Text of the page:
News & Events

  • Another high-stakes challenge to the ACA is headed to the Supreme Court, and this time it’s a question of statutory interpretation: does the law as written permit tax credits to be issued in states that aren’t running their own exchanges?

  • We are pleased to announce a call for entries for the 21st Annual NIHCM Awards. Our awards program recognizes the critical role of researchers, journalists and bloggers in improving the health care system by rewarding outstanding work in these fields.

  • Washington, DC – December 11, 2014 – NIHCM Foundation is introducing a new Health Care Digital Media Award, which will recognize excellence in digital media that improves understanding of health care through analysis grounded in empirical evidence.

  • In a provocative recent essay for The Atlantic, Dr. Ezekiel Emanuel, an architect of the Affordable Care Act and a leading national expert on health policy, offered a deeply personal explanation for “Why I Hope to Die at 75.” 

  • One percent of the U.S. population accounts for nearly 23 percent of overall health care spending, and 5 percent are responsible for a full 50 percent of spending. In stark contrast, the lowest-spending half of the population generates less than 3 percent of total spending—or only about $234 per person, per year.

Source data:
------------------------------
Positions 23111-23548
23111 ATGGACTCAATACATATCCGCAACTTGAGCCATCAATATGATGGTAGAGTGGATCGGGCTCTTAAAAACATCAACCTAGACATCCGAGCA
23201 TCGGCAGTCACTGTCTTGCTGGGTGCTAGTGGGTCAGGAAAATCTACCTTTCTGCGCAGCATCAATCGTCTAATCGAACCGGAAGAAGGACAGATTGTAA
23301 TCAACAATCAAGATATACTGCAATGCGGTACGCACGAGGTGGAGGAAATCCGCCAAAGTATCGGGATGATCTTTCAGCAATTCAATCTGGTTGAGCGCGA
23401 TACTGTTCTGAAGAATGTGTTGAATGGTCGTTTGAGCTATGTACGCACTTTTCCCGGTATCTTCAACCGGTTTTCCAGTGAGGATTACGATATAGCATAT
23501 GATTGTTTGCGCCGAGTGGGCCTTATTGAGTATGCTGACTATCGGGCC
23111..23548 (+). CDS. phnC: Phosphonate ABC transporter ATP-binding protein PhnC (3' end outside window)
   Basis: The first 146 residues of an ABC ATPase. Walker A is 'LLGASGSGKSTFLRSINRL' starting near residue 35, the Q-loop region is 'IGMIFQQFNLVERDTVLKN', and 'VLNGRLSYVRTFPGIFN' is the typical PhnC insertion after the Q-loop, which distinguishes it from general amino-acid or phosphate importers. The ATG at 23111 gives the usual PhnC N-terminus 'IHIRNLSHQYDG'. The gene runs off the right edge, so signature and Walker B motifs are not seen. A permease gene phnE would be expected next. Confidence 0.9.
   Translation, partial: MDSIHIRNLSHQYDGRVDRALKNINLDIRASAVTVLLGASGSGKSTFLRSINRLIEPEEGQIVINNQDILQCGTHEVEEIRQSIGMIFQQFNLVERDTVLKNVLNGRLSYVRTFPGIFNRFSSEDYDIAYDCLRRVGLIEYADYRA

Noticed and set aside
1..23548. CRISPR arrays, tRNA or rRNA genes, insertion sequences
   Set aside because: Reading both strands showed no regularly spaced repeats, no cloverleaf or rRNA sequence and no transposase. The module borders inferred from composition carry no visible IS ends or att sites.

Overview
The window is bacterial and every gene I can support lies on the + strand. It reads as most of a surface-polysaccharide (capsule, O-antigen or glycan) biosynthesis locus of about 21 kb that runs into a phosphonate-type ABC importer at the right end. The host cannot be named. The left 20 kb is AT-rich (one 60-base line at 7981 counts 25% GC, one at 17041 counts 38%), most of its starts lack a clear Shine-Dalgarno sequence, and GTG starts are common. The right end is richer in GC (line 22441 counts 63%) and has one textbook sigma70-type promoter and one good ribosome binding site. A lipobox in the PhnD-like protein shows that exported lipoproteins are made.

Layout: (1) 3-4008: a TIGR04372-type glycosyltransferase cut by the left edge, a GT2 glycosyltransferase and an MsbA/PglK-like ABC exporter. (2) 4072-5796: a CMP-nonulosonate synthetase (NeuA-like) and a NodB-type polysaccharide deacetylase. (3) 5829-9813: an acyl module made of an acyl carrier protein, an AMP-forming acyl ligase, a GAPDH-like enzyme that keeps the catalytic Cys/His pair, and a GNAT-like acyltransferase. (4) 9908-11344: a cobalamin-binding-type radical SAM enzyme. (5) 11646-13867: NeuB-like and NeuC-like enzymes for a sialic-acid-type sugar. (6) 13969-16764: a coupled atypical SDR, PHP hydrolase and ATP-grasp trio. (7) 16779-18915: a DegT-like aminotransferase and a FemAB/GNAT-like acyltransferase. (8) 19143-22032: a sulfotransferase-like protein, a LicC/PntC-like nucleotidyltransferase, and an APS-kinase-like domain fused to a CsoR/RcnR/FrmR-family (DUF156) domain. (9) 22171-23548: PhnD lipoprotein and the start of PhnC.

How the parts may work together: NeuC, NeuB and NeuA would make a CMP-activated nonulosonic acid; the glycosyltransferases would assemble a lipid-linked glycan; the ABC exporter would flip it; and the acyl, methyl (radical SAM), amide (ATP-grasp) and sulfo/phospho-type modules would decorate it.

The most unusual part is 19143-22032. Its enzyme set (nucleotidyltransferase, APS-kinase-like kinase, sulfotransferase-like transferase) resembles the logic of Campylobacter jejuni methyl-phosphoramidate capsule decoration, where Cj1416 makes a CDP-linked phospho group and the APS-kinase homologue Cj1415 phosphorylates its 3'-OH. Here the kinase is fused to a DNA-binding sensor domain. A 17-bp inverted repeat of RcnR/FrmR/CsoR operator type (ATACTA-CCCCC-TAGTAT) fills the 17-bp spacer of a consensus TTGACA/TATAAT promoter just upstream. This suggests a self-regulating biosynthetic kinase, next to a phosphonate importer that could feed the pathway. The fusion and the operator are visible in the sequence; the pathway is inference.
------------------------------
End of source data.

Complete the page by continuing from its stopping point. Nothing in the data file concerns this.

• Improving health outcomes for our nation’s children requires coordinated care that promotes recommended health services, prevents unnecessary hospitalizations and bridges across the multiple systems serving children and families.

NIHCM

In anticipation of the Supreme Court ruling on the ACA, NIHCM Foundation is re-releasing a 2011 Expert Voices essay that describes the adverse selection death spiral that could result if the individual mandate is struck down and severed from the rest of the reform law.

Community Rating and Guaranteed Issue in the Individual Health Insurance Market by Dr. Anthony Lo Sasso examines data from states that adopted community rating and guaranteed issue requirements without mechanisms to keep lower risk individuals in the insurance risk pools. His analysis shows the adverse selection that arises in these circumstances, and he explains how this adverse selection can raise premiums, destabilize markets and even lead to market failure. Read more...

 
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